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High-Rolling in Vegas

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I’m going to address the issue of confusion soon, but it might have started here, staying in a pyramid with a back view of Excalibur, an enchanted Disney castle, padding bleary-eyed through a casino full of cowboys to get my morning coffee – from Starbucks of all places (desperate; not my fault).

People generally come to Vegas to get married for a month, or to go crazy in the high stakes poker rooms; I decided it would be a good place to get some washing done and sort out our baggage (no euphemism). Such a quantity of coats, bags and cases travelled in the lift to the top of the pyramid in the lift with Dave and the bellhop that people assumed Dave was famous, someone even going so far as to jab him in the chest and tell him they knew him, who was he? It was helped by the fact he was wearing dark glasses inside the Luxor Hotel Casino a place (like the ones connected to it by walkways) where sunlight – or even daylight – never permeates. The bellhop (who’d worked in Vegas for decades and could tell some crazy stories . . . and then didn’t) said Dave worked for Interpol which shut them up.

Aside from the many large elderly folk plugged into Megabucks and Return of the Sphinx slot machines and Dave, who’d stopped tucking his Western shirt into his jeans and was now “working a Bill Nighy look”, the whole place – the miles and miles of deeply-carpeted interconnected casinos – was packed with cowboys wearing crisp shirts, Wranglers and Stetsons. There were whip-cracking girls, child cowboys, cowboys roping bulls streamed live in the bars, All-You-Can-Eat-Ribs, a special Cowboy Menu (basically take the head and hooves off, B-B-Q the rest), VIP Cowboy areas, and boards advertising events like the Redneck Rodeo, Million Dollar Bucking Bull Championships, Free LoCash Cowboys Concert in the Gold Buckle Zone, and the chance to win a saddle. Turns out this wasn’t normal, but Vegas’s inaugural Vegas Cowboy FanFest. I’m very interested in cowboys. Yes, sir-eee. If I could have hung around a few days and lined up at the Cowboy All-Star Autograph Session with eight-time all-around world champion, Trevor Brazile of Decatur, Texas, I would have, yes.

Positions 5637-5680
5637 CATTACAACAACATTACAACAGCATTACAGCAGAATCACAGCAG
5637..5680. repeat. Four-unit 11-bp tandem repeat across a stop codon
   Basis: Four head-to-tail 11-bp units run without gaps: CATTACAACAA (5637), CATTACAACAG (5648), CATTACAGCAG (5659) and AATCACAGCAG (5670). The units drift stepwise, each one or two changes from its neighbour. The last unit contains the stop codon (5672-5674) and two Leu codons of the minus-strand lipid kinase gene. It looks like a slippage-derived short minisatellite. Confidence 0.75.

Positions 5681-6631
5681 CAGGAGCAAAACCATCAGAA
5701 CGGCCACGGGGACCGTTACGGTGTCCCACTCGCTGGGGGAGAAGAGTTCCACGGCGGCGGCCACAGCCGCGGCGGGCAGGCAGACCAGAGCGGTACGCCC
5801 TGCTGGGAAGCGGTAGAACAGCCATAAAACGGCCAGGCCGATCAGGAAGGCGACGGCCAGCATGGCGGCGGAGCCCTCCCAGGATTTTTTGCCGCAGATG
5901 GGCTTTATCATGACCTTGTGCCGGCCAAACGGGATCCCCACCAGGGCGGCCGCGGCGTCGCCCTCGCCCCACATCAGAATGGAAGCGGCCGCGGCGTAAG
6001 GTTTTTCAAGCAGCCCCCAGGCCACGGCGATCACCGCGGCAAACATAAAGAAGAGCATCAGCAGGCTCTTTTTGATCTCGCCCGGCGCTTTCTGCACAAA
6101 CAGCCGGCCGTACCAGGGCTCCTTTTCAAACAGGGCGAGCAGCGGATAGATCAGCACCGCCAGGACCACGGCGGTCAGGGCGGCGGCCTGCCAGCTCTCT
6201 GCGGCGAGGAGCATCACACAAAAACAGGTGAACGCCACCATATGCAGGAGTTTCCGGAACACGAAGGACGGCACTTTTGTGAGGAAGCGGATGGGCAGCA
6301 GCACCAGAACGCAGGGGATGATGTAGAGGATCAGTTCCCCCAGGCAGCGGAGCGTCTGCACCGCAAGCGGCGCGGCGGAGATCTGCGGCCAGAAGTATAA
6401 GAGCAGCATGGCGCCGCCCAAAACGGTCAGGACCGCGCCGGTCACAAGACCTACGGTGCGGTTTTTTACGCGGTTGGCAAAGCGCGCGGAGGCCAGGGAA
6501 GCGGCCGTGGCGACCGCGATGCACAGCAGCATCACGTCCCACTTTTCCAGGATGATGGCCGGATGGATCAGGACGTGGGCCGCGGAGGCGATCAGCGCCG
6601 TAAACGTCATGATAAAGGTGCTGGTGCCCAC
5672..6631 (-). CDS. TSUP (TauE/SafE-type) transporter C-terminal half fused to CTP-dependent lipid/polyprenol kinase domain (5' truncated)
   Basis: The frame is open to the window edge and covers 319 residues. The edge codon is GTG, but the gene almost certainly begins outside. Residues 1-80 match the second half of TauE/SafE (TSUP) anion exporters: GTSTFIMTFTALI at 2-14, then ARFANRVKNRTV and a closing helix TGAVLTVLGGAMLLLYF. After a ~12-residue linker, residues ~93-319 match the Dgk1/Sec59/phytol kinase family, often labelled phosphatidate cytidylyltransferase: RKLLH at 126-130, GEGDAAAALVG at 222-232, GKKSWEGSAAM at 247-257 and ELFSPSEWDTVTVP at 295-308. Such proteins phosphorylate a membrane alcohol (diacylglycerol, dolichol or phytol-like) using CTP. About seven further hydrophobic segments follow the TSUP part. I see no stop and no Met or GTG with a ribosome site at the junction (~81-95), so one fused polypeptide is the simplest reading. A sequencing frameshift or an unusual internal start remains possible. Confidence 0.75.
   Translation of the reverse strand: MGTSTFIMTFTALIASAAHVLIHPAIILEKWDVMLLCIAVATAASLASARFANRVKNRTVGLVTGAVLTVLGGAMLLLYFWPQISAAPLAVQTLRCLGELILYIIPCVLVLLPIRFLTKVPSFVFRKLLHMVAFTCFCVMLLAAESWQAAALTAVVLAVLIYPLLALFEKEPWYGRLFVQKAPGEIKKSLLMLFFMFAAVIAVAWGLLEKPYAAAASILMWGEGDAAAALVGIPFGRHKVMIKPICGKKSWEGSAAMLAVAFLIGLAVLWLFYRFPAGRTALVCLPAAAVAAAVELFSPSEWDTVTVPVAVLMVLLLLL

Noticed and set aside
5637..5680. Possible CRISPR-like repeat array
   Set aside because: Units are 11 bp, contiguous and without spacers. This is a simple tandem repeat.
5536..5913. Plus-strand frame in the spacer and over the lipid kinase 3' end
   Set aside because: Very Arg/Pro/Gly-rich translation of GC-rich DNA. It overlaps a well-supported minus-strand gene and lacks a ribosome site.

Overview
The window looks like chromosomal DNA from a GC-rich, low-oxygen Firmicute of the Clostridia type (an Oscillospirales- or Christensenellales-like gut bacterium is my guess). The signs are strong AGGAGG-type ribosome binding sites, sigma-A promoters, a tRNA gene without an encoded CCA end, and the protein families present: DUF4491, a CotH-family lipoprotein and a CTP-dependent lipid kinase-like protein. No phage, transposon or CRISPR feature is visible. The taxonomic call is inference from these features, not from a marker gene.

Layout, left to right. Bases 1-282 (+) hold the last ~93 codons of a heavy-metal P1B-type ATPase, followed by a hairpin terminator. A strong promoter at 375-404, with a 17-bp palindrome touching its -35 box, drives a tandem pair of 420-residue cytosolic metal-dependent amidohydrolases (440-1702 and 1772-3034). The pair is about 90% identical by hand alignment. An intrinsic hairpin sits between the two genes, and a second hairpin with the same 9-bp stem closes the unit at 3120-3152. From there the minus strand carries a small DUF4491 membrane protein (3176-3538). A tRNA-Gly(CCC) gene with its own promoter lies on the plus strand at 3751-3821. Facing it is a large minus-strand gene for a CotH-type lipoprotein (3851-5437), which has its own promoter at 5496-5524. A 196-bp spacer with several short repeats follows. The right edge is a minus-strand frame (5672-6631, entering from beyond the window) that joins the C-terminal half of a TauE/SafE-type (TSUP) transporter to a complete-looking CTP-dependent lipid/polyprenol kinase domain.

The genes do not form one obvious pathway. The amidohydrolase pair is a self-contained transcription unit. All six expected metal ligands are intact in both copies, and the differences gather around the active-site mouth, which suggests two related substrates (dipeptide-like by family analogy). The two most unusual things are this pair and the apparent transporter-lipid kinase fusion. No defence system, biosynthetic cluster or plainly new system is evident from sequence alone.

Something else that caught my eye was Thunder Down Under, advertised by bare-chested men on a big billboard near our pyramid, but Dave said it would ‘be disappointing’. We did plan to see the Titanic exhibition, but in the end got distracted by working our way through the Luxor coupon book, mapping a route based on free cocktails and Dos Equis. One exhibition that is unmissable is staged every morning at the Valet Parking collection point where fresh-faced families, fragrant ladies of the night just coming off-shift, bleary-eyed losers and nauseated students wait in the shade for their cars.

I know a lot of people come here and lose money, (although I did I win BIG: $16.10 paid out with a sad smile by the cashier), but the accommodation at Luxor was really good value, particularly after maintenance started drilling through the bedroom wall and we were refunded and upgraded to a gigantic gilded suite.

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Mojave (the drive to Vegas)

If you want to feel the full, jolting, thrilling, brilliant and repulsive impact of Las Vegas, approach it from the south and west, driving through (at least skirting) the Mojave desert. It’s about 220 miles from Mojave and there’s little in between. I spent 70 miles transfixed by the glinting chrome of a truck in the far distance, thinking about life. One minute it’s dark sky, then – over a hummock – Vegas explodes into view. It’s a gazillion watts; blasting loud, the pavements packed, the streets jammed, 80 giant flashing neon screens left and right ( ‘SHANIA’, ‘WIN A MILLION $$$’, ‘SOME MAGICIAN’) in every eyeful. There was London, Time Square, the Statue of Liberty, Luxor and the Eiffel Tower all visible from first set of traffic lights.  Like fast food, Vegas is decadently satisfying for a little while. . . then you feel sick. There was a plain simplicity about Mojave – the town and the flat empty road – that I really liked and appreciated. High-fiving at the slot machines an hour later, I felt I’d let myself down.